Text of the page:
They could always do something like reveal humanity was a slave species spread throughout the galaxy by one of those ancient empires (like the Rakatans and the Infinite Empire), or go the Star Trek route and say a Preserver-like group seeded different planets with genetic material.

the rakatans are almost certainly the explanation at least in part. they had a big fuckoff war with some other ancient aliens pretty close to coruscant and corellia, and they had force-based stargates to a bunch of other places in the galaxy. this is maybe how the chiss came to be, too - the rakata were initially based in the unknown regions.

the preserver-type explanation doesn't make too much sense because humans are all virtually identical and the human ancestry of near-human species like the twi'leks is part of recorded history, if a dim and unclear part of history

the real answer however, is that corran horn retroactively created humans by loving an otter in a time paradox

Bogus Adventure
Jan 11, 2017

More like "Bulges Adventure"

Jazerus posted:

the rakatans are almost certainly the explanation at least in part. they had a big fuckoff war with some other ancient aliens pretty close to coruscant and corellia, and they had force-based stargates to a bunch of other places in the galaxy. this is maybe how the chiss came to be, too - the rakata were initially based in the unknown regions.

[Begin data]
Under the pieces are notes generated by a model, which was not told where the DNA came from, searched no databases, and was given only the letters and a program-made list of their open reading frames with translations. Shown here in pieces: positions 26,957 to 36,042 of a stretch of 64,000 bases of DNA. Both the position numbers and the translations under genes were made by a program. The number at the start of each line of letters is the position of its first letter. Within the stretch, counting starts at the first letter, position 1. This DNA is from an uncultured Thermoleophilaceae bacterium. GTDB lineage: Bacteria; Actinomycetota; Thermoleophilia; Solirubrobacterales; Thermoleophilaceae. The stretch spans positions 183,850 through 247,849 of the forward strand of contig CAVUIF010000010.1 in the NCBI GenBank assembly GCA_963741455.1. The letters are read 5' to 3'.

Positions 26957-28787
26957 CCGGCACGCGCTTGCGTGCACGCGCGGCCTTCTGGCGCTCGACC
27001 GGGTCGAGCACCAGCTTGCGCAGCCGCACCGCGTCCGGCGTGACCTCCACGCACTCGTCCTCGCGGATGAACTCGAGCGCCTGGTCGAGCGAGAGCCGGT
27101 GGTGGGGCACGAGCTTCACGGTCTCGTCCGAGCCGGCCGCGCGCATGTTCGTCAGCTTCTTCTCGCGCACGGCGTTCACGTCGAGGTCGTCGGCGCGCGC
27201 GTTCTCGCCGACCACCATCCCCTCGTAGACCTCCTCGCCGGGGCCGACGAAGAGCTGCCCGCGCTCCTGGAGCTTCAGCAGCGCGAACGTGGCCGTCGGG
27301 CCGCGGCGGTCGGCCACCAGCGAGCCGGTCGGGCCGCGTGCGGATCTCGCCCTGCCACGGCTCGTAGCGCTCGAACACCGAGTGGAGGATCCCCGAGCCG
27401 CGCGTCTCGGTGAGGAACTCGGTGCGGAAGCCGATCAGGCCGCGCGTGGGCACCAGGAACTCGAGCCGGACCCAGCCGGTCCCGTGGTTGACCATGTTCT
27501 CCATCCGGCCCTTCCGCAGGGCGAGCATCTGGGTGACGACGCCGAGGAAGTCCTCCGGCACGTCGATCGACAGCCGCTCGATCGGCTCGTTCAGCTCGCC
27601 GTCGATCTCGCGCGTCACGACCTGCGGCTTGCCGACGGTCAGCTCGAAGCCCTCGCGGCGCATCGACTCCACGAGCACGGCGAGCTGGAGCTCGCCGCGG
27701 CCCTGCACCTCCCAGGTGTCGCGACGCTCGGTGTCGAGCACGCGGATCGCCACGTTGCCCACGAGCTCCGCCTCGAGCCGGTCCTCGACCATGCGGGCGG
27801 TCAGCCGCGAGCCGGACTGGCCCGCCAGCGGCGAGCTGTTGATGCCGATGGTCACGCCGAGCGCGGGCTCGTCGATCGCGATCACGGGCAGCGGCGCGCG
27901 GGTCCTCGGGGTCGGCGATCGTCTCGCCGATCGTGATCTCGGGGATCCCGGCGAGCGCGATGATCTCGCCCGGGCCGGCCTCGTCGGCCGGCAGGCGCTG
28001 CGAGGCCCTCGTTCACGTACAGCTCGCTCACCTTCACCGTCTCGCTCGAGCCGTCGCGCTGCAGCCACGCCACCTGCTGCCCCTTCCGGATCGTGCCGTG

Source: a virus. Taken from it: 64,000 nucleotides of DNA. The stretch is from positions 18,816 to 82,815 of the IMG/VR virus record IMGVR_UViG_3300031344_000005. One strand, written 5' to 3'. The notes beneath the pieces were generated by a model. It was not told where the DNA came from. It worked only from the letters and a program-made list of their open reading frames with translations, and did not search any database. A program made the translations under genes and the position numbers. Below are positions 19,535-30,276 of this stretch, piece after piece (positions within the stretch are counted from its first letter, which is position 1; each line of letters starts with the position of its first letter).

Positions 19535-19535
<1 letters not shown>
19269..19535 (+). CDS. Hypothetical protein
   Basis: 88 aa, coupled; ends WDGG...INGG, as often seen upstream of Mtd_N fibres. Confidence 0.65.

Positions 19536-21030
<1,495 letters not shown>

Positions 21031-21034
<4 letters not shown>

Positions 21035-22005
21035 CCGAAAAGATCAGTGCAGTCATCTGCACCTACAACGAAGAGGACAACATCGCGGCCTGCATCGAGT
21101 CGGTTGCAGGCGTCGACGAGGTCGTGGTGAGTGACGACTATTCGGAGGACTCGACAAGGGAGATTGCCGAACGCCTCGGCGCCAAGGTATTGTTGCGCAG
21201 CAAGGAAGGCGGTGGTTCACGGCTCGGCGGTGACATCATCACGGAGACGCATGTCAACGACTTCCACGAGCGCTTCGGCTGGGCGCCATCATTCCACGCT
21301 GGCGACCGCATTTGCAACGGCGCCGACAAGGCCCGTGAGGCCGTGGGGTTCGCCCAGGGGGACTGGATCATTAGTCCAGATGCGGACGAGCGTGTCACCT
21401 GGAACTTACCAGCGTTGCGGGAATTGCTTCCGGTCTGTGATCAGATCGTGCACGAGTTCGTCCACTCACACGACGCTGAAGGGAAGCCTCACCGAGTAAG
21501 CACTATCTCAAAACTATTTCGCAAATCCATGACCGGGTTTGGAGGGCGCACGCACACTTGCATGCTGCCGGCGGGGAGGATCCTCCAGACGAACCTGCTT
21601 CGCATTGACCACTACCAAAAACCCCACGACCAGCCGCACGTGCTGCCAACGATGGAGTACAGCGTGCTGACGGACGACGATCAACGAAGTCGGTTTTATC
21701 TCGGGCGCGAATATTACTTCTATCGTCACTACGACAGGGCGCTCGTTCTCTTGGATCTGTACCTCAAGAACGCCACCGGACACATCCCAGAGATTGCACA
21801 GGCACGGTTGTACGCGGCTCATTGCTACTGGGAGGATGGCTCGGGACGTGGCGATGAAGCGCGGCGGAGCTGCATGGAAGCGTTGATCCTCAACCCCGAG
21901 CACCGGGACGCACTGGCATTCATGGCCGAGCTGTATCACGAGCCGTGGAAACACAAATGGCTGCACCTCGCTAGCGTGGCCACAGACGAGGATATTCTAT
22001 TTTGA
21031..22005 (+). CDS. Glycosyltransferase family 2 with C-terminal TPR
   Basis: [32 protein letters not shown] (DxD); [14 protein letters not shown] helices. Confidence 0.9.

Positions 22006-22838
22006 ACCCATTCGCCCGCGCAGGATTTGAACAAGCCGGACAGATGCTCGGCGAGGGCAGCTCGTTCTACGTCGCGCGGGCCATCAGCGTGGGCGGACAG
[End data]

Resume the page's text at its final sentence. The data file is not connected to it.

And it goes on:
the preserver-type explanation doesn't make too much sense because humans are all virtually identical and the human ancestry of near-human species like the twi'leks is part of recorded history, if a dim and unclear part of history

the real answer however, is that corran horn retroactively created humans by loving an otter in a time paradox

I think Corran Horn loving an otter is how Wookies were made

fartknocker
Oct 28, 2012

Damn it, this always happens. I think I'm gonna score, and then I never score. It's not fair.




Wedge Regret

Bogus Adventure posted:

I think Corran Horn loving an otter is how Wookies were made

Dapper_Swindler
Feb 14, 2012

Shitposting 24/7 without regrets. my parents would be proud.



there is a part of ancient republic history in the old canon, when they just became the imperium of man for like a couple hundred years.

https://starwars.fandom.com/wiki/Pius_Dea

Ethics_Gradient
May 5, 2015

Common misconception that; that fun is relaxing. If it is, you're not doing it right.

Sith Lords coming in twos is just a manifestation of the Hegelian dialectic.

Sir DonkeyPunch
Mar 23, 2007

I didn't hear no bell


Dapper_Swindler posted:

there is a part of ancient republic history in the old canon, when they just became the imperium of man for like a couple hundred years.

https://starwars.fandom.com/wiki/Pius_Dea

When they mentioned commissars I made a fart noise irl

Farmer Crack-Ass
Jan 2, 2001

~this is me posting irl~


Bogus Adventure posted:

Anakin's lightsaber survived the fall down through the atmosphere of Bespin

Ehhh, this one at least is understandable, it's not certain that the lightsaber would have gotten sucked into the same air shaft that led outside; maybe it landed somewhere else and didn't get sucked out into Bespin, and some maintenance worker/droid eventually found it.

MadDogMike
Apr 9, 2008

Can I come out and play?

Dapper_Swindler posted: